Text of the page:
Implats workers consult on pay offer, strike

Workers at the world’s number two platinum producer will hold a meeting Wednesday to weigh Impala Platinum’s latest pay offer after talks meant to resolve a strike failed to reach agreement, their union said.

Impala said some employees were ready to resume work, while others wanted to continue the strike, but the company could only resume mining once all workers were available.

South Africa produces four-fifths of the world’s platinum, which is mostly used in making catalytic converters to cut pollutants from car exhausts, and in jewellery. Concern grew last week that work could stop across the industry when workers at Anglo Platinum also rejected a pay offer.

The strike at Implats, now in its second week, has halted production at the company’s biggest mine, Rustenburg, and its smaller Marula mine. Implats’s Springs metal refinery has so far not yet been affected by the industrial action, the union said.

The striking workers also want transport and housing allowances.

“There is nothing new, we are still far apart.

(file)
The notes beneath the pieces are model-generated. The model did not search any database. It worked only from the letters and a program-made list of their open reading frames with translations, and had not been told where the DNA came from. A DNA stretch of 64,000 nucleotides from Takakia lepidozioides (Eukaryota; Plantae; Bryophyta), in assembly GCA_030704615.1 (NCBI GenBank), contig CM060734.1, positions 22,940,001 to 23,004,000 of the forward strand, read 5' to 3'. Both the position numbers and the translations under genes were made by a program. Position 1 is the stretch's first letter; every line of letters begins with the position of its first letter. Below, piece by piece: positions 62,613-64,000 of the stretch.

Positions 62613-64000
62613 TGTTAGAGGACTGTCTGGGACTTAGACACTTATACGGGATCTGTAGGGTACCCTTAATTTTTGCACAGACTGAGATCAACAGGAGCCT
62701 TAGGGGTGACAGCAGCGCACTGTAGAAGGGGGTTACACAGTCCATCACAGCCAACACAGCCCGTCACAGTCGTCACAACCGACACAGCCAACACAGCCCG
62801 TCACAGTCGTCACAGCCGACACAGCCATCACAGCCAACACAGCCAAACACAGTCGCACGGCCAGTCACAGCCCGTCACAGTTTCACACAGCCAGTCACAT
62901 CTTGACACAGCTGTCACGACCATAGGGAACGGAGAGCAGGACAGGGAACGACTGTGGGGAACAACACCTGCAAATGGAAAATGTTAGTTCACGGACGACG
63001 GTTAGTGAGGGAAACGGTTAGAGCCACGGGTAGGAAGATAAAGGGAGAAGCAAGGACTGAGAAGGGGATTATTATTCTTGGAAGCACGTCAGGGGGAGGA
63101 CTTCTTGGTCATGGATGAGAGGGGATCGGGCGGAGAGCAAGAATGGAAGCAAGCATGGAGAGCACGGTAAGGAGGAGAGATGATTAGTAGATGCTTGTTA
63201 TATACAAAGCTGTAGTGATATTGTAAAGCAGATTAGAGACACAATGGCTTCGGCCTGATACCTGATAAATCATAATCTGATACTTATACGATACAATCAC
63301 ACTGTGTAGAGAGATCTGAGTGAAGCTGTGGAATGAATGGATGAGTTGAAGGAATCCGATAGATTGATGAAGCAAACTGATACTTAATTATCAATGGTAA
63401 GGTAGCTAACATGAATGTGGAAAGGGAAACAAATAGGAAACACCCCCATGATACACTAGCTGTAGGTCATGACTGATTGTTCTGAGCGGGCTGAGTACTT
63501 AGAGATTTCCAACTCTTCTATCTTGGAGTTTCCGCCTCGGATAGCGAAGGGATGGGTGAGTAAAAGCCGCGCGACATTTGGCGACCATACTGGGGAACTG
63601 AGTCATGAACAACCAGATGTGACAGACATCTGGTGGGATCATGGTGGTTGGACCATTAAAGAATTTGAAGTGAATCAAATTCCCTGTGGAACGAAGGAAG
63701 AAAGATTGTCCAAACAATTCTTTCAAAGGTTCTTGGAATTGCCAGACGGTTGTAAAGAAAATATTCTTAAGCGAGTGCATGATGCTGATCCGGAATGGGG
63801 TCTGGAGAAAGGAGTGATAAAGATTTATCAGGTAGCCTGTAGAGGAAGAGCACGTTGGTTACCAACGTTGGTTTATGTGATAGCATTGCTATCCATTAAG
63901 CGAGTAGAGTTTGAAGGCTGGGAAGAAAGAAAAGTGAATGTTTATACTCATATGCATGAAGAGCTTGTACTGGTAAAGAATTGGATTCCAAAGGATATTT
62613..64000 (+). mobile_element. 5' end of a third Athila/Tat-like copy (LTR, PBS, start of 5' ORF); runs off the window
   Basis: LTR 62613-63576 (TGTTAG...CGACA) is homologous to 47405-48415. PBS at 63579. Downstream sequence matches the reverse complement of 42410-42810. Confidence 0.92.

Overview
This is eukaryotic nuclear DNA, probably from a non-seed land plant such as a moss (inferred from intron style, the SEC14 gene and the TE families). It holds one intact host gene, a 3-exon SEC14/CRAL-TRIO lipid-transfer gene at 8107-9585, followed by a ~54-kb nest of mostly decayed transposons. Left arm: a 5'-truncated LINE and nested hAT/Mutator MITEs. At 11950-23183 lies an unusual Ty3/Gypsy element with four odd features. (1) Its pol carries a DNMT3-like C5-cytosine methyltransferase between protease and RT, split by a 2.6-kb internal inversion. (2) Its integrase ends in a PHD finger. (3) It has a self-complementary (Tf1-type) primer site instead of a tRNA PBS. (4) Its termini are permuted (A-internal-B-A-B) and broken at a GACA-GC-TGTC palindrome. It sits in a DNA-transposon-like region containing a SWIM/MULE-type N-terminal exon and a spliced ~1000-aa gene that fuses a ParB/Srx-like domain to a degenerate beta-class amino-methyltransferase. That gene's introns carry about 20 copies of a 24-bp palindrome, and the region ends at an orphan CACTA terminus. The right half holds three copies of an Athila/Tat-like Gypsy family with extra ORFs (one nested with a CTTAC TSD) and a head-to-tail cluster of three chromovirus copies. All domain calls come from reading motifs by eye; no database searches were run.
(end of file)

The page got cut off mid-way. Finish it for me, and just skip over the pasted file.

Our demand is for a 14% increase, and the company is still at 10%,” Eddie Majadibodu, the chief negotiator for the National Union of Mineworkers (NUM)—South Africa’s biggest union—told Reuters.

“I will meet with the workers to see the way forward.”

Majadibodu said he would meet with Implats later in the day.

Compromise
Although the strike at the platinum miner is protected by law, workers are normally not paid while on a strike. The lowest paid worker at Implats earns R3 500 a month. So far the striking workers have lost more than a week’s wages.

The company, facing lower earnings and rising costs, has said it cannot afford the pay increases and has so far offered a 10% raise.

Implats spokesperson Bob Gilmour said the demand for a 14% pay raise was still non-negotiable, because it is more than twice the inflation rate of 6,7%.

“This demand is still totally unacceptable,” he said.

“A lot of guys want to go back to work, but others don’t and we need everyone to be able to operate the mining system.”

About 20 000 workers at Implats have been on strike since last week Monday at Rustenburg, and some workers at its Marula mine, which employs 4 000, did not show up for work.—Reuters

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